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Half of the Internet is a hostage in DT's dispute against Cloudflare

Half of the Internet is a hostage in DT's dispute against Cloudflare

The quality of Internet infrastructure in Hungary – at least according to the persistent opinion of ISPs – almost spoils subscribers, which is why it is even more surprising when something does not work as expected. Magyar Telekom subscribers have experienced this in practice for several months, regardless of the type of endpoint access, when they want to access or use certain websites or services in the evening hours.

This phenomenon is not new at all, and there are not even technical reasons behind it. As we have written on several occasions, as well as in many Internet forums, subscribers – usually more and more tired – show slowdowns in services and websites that offer complex services to content providers and network operators called Cloudflare (CDN, Advanced DDoS Protection, DNS, VPN, etc. etc.) are used by an infrastructure provider's solution.

Cloudflare's services have become very popular recently, regardless of company size, thanks to the company's philosophy of free internet and freedom of expression, which has led to years of conflicts of interest between the company and ISPs that have direct contact with subscribers (whether residential or commercial). commercial). This conflict of interest manifests itself in extremely high delay and packet loss when a telecom subscriber tries to use Discord, Twitch, read Telex or in the evening, and play various online video games.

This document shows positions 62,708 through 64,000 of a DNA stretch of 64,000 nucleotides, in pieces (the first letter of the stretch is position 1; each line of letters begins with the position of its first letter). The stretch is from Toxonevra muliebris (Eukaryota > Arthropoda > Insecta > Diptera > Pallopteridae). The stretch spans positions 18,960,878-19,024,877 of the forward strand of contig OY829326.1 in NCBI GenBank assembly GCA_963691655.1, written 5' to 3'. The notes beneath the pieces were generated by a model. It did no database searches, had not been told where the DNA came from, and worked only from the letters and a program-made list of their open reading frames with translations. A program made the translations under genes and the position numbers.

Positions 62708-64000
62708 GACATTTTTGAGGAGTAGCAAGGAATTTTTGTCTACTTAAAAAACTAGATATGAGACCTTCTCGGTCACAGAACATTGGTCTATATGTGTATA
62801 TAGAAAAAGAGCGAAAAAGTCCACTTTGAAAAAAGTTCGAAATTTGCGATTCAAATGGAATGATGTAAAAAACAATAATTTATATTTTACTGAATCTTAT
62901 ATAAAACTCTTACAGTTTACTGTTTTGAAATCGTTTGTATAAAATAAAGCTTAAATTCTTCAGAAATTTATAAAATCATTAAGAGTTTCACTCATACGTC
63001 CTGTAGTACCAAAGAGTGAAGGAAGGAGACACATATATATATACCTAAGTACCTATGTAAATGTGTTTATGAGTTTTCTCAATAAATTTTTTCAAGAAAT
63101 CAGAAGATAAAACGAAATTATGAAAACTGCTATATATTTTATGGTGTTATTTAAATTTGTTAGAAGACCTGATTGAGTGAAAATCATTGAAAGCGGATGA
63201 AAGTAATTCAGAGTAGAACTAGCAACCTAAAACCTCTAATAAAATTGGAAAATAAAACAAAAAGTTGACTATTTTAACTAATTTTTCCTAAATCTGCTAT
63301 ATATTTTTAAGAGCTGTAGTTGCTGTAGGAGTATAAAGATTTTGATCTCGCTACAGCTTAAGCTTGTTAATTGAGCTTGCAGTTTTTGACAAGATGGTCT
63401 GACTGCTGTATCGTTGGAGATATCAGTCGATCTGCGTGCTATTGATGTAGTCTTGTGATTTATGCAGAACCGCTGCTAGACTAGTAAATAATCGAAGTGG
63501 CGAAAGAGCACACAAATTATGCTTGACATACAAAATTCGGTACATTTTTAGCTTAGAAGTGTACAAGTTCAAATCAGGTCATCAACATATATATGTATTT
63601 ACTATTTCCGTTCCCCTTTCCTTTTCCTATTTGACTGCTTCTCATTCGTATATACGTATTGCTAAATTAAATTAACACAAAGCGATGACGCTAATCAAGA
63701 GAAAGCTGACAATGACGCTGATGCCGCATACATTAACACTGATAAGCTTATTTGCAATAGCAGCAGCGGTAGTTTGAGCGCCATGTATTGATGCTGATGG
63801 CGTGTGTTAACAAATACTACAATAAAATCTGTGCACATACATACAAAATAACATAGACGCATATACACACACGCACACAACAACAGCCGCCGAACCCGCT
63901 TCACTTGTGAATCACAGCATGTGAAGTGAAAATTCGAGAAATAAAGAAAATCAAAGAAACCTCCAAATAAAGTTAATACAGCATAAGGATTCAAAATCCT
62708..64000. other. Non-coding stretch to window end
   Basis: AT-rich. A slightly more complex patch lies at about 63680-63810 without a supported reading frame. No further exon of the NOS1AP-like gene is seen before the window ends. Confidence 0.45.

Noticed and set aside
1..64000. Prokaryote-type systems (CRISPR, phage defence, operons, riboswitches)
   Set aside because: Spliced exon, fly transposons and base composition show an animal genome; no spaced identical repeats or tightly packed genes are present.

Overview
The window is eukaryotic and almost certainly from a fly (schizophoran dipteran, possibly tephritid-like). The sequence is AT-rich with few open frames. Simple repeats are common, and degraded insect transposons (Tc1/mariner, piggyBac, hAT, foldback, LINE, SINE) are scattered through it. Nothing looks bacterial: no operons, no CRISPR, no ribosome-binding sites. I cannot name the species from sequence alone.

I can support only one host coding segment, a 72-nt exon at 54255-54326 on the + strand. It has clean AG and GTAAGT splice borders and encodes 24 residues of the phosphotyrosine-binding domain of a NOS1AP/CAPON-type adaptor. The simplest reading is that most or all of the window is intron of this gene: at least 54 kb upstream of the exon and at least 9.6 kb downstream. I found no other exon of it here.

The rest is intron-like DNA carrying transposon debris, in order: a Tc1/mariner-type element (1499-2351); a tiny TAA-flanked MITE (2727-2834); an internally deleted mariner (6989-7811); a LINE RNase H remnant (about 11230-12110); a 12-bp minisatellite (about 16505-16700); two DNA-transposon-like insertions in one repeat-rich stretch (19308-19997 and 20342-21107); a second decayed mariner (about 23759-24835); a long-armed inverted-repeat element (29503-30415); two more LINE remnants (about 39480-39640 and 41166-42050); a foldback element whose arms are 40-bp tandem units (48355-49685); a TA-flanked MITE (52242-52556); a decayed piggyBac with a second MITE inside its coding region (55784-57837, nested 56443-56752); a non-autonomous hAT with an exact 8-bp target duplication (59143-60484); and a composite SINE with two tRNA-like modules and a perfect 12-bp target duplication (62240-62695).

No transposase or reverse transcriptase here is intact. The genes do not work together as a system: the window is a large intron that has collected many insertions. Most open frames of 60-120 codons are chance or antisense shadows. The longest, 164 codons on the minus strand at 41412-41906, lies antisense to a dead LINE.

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To understand the problem, it is first worth recognizing that Deutsche Telekom (DTAG), as one of the largest Internet service providers in Europe and the world, carefully frames the ways in which subsidiaries of the corporate group can route their Internet traffic, along with Along with all other global companies with similar operation. That is why an absurd situation can occur, that although Cloudflare is available via a direct port in Magyar Telekom's Dataplex, and in Bix under ISZT control, the CF traffic still occurs over the Level3 connection of all telecom operators.

This connection is crowded from time to time, especially in the evening hours, and records show that the traffic always passes through an international line, Frankfurt or better, Vienna, even if someone happens to open the telex.

But why divert Telekom subscribers' traffic to already crowded and more expensive international lines, when a direct connection with Cloudflare can also be established locally, via Dataplex or Bix?

The answer is, of course, money, and the institution of paid peering, an accounting system that has been increasingly used recently among major Internet content providers and Internet service providers who communicate with subscribers and customers.

In an ideal Internet world, the service providers that make up the World Wide Web would be connected to each other according to the principle of reciprocity, that is, one service provider sends the same amount of traffic into another service provider's network as it leaves from, and the transmission costs are borne equally by customers on both sides.